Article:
Thursday, December 31, 2015


Leonard Weisgard, born December 13, 1916, was an American-born illustrator and author of children's books.

When he first began working, children's books in this country were still being illustrated with pre-separated, two or three-color art.
The Mouse And The Lion

Today our first thought might be, "Only two colors? How limiting!" But a perusal of the two-color art from the prominent illustrators of Weisgard's era quickly forces us to rethink our assumptions.

The Clean Pig

Could there be any more "color" in a full-color piece than there is in this illustration of Weisgard's?

Weisgard did go on to illustrate many children's books in full color. The beautifully soft illustrations in "The Golden Egg Book" have always been amongst my favorites.

Pelican Here, Pelican There

Other styles Weisgard employed reflect clearly the influences and trends in the art of his day. In fact, tracing the history of children's book illustration can be one way of tracing the development and evolution of the art of any modern era.

Alice In Wonderland

Whatever style and media Weisgard used, his work was distinct, totally recognizeable as his own and no one else's... full of color, so full of emotion and warmth, so enticing and accessible and irresistible---inviting the viewer to jump into his world and become completely immersed.

Like many other illustrators, Weisgard did not confine his work to children's books. There is a lovely website about him, created by his children, as well as a couple of other sites, all of which give the public more online information than is often available for artists from the earlier 1900's. Do check these out and enjoy more of Weisgard's gorgeous art.

Tuesday, December 22, 2015


The Doll's Christmas Tree
The year darkens, then lightens...the tides ebb and flow...the moon waxes and wanes...likewise does the creative drive fluctuate from day to day, month to month, year to year. If we are willing to listen, the universe will teach us: to work with these immutable cycles, not against them.

Tuesday, December 15, 2015


So much of my work combines line with color and tone. I've recently challenged myself with a new assignment: create images, either in color or black-and-white, using no lines. NO LINES ALLOWED.
(At least, no lines allowed in the final. I wouldn't know how to compose without using lines.) I began with the scenery for this particular image. Every artist has his or her own method. If the background and scenery for an image has any complexity, I like to work that out first. It's like creating the stage set.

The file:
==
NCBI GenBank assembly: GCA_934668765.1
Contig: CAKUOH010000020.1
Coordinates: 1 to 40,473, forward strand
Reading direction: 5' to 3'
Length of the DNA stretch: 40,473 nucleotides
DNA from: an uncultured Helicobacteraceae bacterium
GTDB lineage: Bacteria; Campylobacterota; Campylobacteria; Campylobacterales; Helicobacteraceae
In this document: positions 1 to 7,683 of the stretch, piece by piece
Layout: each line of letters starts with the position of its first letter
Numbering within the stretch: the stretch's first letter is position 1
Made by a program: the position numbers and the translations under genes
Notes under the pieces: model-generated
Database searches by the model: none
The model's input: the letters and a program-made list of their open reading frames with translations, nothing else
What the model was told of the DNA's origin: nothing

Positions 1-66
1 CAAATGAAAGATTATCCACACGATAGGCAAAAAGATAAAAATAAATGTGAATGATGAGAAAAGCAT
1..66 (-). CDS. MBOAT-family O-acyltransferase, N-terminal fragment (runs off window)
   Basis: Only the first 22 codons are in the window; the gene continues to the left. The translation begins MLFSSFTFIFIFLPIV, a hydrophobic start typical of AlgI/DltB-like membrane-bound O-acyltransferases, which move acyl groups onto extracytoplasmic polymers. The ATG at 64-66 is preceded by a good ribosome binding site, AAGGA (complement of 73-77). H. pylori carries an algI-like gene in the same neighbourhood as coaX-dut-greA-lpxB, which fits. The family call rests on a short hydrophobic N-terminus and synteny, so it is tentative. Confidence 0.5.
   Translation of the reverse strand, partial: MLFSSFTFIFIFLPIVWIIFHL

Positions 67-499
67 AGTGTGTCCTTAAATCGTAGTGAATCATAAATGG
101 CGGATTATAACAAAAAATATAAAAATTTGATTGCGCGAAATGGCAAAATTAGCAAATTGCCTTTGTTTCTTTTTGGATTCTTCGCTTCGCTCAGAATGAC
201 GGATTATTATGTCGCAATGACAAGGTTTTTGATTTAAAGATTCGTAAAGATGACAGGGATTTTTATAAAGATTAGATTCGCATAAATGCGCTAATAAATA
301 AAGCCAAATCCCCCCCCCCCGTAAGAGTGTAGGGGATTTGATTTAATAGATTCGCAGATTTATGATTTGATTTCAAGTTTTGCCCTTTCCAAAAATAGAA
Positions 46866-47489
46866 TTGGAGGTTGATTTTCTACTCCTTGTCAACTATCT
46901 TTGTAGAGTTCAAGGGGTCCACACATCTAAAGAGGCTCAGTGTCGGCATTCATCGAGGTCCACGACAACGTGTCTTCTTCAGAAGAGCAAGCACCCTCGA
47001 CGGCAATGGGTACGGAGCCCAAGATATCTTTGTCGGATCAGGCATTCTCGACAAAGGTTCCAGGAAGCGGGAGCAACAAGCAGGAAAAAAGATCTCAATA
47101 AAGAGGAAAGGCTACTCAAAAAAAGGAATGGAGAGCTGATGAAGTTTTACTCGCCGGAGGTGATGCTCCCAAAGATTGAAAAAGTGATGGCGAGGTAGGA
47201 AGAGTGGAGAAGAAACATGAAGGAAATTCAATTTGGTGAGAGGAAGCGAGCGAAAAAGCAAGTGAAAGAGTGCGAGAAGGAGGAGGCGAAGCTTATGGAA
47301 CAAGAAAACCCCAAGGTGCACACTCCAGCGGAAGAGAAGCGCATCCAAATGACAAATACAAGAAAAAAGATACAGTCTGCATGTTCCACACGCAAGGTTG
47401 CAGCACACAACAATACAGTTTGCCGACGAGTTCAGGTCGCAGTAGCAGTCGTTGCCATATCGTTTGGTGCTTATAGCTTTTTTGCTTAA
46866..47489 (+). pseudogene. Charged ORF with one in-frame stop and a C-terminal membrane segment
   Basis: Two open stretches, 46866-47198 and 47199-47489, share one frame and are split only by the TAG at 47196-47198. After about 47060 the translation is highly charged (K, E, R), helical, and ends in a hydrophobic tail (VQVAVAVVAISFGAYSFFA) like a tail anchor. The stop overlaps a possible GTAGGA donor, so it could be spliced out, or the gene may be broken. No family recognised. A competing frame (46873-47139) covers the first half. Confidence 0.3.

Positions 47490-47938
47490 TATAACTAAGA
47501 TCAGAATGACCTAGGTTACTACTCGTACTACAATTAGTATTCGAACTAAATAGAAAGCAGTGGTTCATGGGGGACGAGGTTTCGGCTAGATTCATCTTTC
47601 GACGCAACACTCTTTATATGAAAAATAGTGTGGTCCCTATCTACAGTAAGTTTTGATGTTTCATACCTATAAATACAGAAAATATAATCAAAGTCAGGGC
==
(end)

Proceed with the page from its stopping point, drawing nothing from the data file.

Then I add the figures. I can easily place them, choreograph them, rearrange them, however I like. As usual, I put each element or figure on a different layer of transparent vellum, making it easy to shift positions. This eliminates the need to As I've said so often, this is exactly the same process one would use with, say, Photoshop on the computer---working in layers. I just happen to prefer creating the layers with a pencil and paper.
After some experimentation, I decided to execute this composition in pencil on vellum---a surface that has a nice tooth for pencil. (Working surfaces being pricey, I did my experimenting on a partially used piece of vellum---the outlines of a lawn chair that you see are from another project.) I also tried a couple of different pencils before settling on a Koh-i-noor Kunstlerqualitat Negro #3, a tool that I have loved for years. (This pencil is no longer manufactured. Fortunately for me, I stocked up on them years ago, and figure I have enough for the rest of my lifetime---and perhaps beyond.)
Because this was a relatively new way for me to work, I kept pieces of scratch paper next to me, and experimented frequently with ways to handle various parts of the drawing. A foot coming at you, seen slightly from below, is always tricky for me.
The finished drawing. I decided not to use the checkerboard pattern on the floor that I had originally visualized. Too complicated, it seemed, for the very simple approach that had evolved.
I decided to use the final drawing for one of my promotional postcards, so I drew a little fir twig in the same style for a decoration.
The finished postcard. My experimentation gave me a double return: a new technique that I might use in a future illustration job---and a promotional piece for December.

Tuesday, December 8, 2015


I never seem to be embarrassed to let people see how messy my studio becomes. I think it's because I am always awed and amazed at the way a beautiful object is created out of such chaos. An object that one can pick up, hold in one's hands, peruse, read, enjoy. The process seems to me---still, after all these years---nothing less than miraculous. It confirms for me, over and over, my sense that I am the channel for the creating power, not the source.
I do clean and straighten my studio after each project is completed. A moment of stasis.
Then begins the next project---the next round of chaos. Out of which, yet again, will emerge a thing of beauty. 

And thus the magnificent cycle continues.